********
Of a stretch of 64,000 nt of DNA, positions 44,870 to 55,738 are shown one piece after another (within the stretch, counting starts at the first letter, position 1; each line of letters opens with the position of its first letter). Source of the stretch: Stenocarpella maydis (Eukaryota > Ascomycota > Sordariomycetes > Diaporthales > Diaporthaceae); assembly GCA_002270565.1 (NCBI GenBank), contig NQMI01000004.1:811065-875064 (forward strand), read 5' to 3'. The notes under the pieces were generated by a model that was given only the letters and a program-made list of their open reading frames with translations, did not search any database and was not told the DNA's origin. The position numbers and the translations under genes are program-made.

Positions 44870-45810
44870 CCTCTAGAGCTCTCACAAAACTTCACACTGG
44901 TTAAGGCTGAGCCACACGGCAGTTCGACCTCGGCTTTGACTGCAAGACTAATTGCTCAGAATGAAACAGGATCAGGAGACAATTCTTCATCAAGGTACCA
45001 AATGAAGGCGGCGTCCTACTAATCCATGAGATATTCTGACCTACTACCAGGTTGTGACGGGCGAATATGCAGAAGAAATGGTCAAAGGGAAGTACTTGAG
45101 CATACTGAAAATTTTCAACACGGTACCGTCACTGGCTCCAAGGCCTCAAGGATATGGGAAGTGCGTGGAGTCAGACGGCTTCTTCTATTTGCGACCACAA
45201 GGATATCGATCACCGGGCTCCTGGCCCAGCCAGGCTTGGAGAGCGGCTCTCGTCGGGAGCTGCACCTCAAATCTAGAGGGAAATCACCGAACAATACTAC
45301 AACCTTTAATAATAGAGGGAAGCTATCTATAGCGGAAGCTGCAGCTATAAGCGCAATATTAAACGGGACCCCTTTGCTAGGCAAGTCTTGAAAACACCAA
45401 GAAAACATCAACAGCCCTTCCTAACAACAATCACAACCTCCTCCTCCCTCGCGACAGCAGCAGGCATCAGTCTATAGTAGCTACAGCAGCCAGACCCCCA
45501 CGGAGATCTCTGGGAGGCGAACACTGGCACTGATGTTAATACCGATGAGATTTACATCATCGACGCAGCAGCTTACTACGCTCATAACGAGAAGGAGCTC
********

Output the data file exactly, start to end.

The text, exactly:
Of a stretch of 64,000 nt of DNA, positions 44,870 to 55,738 are shown one piece after another (within the stretch, counting starts at the first letter, position 1; each line of letters opens with the position of its first letter). Source of the stretch: Stenocarpella maydis (Eukaryota > Ascomycota > Sordariomycetes > Diaporthales > Diaporthaceae); assembly GCA_002270565.1 (NCBI GenBank), contig NQMI01000004.1:811065-875064 (forward strand), read 5' to 3'. The notes under the pieces were generated by a model that was given only the letters and a program-made list of their open reading frames with translations, did not search any database and was not told the DNA's origin. The position numbers and the translations under genes are program-made.

Positions 44870-45810
44870 CCTCTAGAGCTCTCACAAAACTTCACACTGG
44901 TTAAGGCTGAGCCACACGGCAGTTCGACCTCGGCTTTGACTGCAAGACTAATTGCTCAGAATGAAACAGGATCAGGAGACAATTCTTCATCAAGGTACCA
45001 AATGAAGGCGGCGTCCTACTAATCCATGAGATATTCTGACCTACTACCAGGTTGTGACGGGCGAATATGCAGAAGAAATGGTCAAAGGGAAGTACTTGAG
45101 CATACTGAAAATTTTCAACACGGTACCGTCACTGGCTCCAAGGCCTCAAGGATATGGGAAGTGCGTGGAGTCAGACGGCTTCTTCTATTTGCGACCACAA
45201 GGATATCGATCACCGGGCTCCTGGCCCAGCCAGGCTTGGAGAGCGGCTCTCGTCGGGAGCTGCACCTCAAATCTAGAGGGAAATCACCGAACAATACTAC
45301 AACCTTTAATAATAGAGGGAAGCTATCTATAGCGGAAGCTGCAGCTATAAGCGCAATATTAAACGGGACCCCTTTGCTAGGCAAGTCTTGAAAACACCAA
45401 GAAAACATCAACAGCCCTTCCTAACAACAATCACAACCTCCTCCTCCCTCGCGACAGCAGCAGGCATCAGTCTATAGTAGCTACAGCAGCCAGACCCCCA
45501 CGGAGATCTCTGGGAGGCGAACACTGGCACTGATGTTAATACCGATGAGATTTACATCATCGACGCAGCAGCTTACTACGCTCATAACGAGAAGGAGCTC